For this project, I dove deeply into an initiation ritual of the Ekonda pygmies in the Democratic Republic of Congo. The Ekondas believe that the most important moment in the life of a woman is the birth of her first child.

The young mother (usually 15 to 18) is called Walé (“primiparous nursing mother”). She returns to her parents where she remains secluded for a period of two to five years. During her seclusion, a Walé is under very special care. She must also respect a taboo on sex during the whole period.

The end of her seclusion is marked by a dancing and singing ritual. The choreography and the songs have a very codified structure but also contain unique qualities specific to each Walé. She sings the story of her own loneliness, and with humor praises her own behavior while discrediting her Walé rivals.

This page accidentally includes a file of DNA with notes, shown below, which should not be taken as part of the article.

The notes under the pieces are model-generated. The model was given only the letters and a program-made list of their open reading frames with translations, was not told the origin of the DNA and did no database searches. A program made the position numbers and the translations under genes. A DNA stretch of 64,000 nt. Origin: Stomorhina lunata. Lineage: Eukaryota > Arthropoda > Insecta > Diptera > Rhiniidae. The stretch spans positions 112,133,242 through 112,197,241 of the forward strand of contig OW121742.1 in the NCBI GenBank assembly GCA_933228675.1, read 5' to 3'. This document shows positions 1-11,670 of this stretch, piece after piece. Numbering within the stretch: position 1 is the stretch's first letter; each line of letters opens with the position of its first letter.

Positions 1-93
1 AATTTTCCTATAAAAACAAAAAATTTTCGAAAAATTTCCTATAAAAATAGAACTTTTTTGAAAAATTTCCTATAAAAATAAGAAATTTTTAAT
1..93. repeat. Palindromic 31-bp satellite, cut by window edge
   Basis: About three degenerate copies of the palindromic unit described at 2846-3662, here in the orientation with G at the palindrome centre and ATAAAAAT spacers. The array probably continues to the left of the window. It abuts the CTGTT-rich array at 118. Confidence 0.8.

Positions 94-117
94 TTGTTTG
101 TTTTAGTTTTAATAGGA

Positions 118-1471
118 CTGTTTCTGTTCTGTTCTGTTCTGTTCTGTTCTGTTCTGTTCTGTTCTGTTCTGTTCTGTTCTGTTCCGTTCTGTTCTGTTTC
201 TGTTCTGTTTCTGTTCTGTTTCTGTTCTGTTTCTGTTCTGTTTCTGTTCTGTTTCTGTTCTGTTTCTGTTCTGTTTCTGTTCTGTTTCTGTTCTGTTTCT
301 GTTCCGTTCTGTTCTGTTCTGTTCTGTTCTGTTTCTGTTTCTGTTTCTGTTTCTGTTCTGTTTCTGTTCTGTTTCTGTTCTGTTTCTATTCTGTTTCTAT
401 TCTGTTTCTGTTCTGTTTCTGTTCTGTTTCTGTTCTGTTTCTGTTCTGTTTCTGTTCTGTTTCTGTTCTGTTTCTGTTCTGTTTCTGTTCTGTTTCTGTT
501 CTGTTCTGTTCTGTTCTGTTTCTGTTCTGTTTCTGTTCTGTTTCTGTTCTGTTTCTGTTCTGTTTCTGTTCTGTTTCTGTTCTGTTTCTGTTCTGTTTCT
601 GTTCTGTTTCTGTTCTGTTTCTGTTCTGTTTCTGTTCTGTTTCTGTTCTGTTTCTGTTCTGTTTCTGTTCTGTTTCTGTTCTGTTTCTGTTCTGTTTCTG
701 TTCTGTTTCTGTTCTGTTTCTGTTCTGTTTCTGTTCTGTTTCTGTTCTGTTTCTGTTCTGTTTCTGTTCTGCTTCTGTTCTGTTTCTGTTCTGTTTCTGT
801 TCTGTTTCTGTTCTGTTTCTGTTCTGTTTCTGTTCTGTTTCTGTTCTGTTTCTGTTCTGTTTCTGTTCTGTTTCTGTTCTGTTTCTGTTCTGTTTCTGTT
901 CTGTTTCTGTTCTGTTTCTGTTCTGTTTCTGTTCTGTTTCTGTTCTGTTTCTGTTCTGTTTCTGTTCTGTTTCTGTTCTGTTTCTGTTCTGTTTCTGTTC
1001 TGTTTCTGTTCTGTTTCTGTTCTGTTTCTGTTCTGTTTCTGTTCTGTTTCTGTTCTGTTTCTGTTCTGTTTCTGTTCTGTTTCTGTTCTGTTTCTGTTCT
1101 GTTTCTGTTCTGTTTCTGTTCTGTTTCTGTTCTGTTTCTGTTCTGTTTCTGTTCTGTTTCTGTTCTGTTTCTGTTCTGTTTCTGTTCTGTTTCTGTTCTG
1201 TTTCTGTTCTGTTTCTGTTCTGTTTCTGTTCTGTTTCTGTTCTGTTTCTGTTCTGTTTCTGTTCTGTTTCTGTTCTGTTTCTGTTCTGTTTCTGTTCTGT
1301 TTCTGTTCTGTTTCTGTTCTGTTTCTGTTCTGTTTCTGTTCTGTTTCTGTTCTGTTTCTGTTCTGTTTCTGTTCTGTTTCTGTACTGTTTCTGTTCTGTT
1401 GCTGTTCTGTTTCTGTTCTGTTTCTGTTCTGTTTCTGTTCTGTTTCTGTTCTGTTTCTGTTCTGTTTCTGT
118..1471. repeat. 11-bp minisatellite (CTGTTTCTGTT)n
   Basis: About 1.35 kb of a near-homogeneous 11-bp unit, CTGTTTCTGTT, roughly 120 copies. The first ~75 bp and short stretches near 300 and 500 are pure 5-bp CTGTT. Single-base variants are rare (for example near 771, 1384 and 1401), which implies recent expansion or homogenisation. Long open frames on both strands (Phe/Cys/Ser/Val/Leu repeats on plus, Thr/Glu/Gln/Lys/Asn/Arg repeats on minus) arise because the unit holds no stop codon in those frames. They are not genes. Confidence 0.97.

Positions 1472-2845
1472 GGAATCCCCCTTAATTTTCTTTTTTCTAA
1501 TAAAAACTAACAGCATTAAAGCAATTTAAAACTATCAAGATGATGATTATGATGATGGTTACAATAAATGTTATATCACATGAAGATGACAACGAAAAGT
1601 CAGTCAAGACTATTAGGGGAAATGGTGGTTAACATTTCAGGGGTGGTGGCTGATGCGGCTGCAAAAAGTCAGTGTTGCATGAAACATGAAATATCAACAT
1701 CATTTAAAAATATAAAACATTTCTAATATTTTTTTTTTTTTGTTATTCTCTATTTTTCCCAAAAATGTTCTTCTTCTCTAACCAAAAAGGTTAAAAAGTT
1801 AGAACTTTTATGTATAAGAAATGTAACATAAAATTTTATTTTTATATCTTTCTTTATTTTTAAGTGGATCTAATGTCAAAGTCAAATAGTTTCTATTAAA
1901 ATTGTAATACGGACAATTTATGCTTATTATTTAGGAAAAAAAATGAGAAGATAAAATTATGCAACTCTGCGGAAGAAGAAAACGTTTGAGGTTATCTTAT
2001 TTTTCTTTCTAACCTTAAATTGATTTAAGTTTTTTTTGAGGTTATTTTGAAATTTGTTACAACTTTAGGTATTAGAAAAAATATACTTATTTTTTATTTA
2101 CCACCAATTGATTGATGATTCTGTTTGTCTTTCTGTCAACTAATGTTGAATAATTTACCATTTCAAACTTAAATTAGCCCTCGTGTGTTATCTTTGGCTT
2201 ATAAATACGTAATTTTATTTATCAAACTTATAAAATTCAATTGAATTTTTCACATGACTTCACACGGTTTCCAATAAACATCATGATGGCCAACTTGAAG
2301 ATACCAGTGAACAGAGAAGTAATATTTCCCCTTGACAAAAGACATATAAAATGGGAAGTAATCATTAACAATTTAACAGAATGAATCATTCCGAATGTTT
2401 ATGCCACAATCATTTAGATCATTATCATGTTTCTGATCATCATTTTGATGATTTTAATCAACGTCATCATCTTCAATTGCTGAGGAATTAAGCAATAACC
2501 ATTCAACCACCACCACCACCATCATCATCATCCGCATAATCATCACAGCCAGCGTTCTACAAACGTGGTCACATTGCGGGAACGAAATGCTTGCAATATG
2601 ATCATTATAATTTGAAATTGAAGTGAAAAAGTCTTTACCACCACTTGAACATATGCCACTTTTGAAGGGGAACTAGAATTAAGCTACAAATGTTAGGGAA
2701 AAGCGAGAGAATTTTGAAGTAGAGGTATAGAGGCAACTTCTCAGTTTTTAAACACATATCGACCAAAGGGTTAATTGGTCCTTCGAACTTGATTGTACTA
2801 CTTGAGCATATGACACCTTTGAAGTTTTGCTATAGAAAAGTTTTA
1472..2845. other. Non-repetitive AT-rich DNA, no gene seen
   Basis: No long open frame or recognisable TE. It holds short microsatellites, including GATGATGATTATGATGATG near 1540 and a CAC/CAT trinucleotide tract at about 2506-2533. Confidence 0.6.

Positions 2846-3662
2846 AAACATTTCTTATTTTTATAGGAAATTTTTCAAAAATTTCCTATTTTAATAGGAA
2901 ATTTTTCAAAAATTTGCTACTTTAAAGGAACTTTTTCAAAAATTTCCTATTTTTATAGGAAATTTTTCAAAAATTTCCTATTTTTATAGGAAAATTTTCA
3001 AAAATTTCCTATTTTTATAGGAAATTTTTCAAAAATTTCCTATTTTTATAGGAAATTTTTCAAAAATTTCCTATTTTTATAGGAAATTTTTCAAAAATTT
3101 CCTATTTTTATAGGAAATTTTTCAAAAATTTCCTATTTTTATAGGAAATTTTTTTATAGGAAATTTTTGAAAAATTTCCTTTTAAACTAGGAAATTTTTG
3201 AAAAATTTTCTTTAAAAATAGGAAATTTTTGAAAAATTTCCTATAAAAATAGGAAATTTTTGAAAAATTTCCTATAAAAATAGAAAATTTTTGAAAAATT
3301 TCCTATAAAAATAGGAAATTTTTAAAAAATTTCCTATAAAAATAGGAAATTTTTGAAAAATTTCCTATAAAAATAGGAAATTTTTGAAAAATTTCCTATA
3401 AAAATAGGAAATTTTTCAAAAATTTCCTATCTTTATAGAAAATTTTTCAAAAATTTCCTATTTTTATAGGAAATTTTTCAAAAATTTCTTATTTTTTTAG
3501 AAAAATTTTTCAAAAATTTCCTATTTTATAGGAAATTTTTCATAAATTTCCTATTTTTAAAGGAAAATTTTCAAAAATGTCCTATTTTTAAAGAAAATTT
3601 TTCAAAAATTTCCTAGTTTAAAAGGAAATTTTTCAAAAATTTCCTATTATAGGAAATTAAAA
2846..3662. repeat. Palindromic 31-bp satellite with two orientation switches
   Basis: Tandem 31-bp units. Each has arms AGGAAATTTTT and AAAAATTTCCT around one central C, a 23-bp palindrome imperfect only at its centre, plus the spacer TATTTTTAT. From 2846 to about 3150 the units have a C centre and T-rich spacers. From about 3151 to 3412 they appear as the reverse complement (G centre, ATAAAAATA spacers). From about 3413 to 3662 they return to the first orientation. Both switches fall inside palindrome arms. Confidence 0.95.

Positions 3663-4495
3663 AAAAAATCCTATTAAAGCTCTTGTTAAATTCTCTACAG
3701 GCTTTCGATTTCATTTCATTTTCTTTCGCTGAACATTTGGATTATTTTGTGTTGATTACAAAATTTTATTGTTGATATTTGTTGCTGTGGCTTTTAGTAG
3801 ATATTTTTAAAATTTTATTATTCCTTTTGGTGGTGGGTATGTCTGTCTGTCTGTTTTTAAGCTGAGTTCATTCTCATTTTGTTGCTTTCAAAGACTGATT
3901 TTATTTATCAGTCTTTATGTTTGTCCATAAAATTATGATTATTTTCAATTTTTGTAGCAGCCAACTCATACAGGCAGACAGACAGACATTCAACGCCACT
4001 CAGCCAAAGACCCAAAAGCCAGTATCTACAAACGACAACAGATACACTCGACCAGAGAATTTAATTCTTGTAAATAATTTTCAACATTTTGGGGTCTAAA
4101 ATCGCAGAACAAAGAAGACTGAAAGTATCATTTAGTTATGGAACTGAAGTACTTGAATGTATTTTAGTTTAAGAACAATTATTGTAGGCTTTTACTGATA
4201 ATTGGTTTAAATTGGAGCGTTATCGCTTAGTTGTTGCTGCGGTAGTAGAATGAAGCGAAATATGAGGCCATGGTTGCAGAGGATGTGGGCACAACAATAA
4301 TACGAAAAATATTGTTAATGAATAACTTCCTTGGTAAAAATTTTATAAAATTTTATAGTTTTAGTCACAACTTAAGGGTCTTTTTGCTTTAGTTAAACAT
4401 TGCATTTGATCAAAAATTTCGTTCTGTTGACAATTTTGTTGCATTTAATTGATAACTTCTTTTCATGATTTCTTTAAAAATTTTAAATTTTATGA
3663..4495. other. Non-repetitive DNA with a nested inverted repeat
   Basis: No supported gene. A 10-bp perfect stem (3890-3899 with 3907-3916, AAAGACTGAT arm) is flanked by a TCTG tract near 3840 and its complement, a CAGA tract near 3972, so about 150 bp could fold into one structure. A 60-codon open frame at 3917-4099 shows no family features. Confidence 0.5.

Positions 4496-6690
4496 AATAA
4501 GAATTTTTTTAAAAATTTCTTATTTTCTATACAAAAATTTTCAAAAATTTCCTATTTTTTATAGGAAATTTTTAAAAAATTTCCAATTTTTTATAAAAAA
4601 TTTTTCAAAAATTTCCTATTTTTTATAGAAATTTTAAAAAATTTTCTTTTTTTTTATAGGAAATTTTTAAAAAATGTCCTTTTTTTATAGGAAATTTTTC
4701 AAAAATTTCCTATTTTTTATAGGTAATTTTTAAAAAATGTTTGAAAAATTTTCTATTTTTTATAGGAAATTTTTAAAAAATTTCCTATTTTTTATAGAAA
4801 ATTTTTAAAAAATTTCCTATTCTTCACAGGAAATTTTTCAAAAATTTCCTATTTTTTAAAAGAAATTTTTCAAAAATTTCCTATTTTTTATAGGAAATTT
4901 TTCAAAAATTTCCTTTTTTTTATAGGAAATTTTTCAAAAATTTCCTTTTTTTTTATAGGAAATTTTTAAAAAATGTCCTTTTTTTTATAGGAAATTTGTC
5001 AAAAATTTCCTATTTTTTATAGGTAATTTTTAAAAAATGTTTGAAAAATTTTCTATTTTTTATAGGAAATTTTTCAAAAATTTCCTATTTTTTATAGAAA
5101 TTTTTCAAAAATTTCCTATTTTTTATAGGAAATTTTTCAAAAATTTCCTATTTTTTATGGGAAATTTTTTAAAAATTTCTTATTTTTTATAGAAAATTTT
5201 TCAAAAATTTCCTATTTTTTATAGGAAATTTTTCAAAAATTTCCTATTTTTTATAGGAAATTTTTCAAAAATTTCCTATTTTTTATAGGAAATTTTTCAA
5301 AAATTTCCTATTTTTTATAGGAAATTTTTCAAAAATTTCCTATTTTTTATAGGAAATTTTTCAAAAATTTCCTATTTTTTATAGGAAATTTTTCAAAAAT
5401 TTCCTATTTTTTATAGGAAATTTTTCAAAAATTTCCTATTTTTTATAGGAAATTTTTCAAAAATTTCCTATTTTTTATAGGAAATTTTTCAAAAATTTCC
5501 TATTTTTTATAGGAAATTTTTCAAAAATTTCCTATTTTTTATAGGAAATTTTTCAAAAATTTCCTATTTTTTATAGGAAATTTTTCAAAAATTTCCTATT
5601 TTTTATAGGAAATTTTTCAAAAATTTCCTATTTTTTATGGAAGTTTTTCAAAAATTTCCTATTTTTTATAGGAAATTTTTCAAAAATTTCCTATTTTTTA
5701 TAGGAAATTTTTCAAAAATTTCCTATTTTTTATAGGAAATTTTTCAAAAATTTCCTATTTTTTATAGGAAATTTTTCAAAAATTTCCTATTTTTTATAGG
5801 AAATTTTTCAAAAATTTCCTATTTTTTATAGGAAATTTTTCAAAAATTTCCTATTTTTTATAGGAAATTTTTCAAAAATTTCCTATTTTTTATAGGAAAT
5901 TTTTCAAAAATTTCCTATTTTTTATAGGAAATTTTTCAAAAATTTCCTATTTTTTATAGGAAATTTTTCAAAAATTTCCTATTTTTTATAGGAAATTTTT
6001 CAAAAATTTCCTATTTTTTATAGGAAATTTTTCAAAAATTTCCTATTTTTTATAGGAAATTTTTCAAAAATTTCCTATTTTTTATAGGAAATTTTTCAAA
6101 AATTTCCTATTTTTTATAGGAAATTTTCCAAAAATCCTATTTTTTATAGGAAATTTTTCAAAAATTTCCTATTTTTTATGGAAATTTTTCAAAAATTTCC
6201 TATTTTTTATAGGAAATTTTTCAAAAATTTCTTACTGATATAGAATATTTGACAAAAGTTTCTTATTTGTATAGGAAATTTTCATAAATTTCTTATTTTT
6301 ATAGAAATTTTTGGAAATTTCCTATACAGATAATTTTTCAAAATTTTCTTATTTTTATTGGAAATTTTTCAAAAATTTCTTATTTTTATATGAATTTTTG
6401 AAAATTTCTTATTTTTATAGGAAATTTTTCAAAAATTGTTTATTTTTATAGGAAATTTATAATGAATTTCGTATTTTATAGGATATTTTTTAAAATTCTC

I’ve always been fascinated by native tribes because I feel they have a wealth that we have somehow lost. Today, many initiation rituals in the Congo are disappearing. The ritual of the Walé woman has resisted the pressures of modern life — but for how long?

To document this beautiful tribute to motherhood, fertility and femininity, I proposed to five Walés to participate in staged photographs. Each set-up worked as a visual representation of one of the subjects that the Walé would sing about on the day of her release from seclusion.

This series is a personal reflection of women in general and the Walé ritual specifically. But first and foremost, it is the result of a unique collaboration with five pygmy women, their respective clans, an ethnomusicologist, an artist and many artisans of the forest. Working together, our mutual experiences become richer giving birth to “I am Walé Respect Me”.

—Patrick Willocq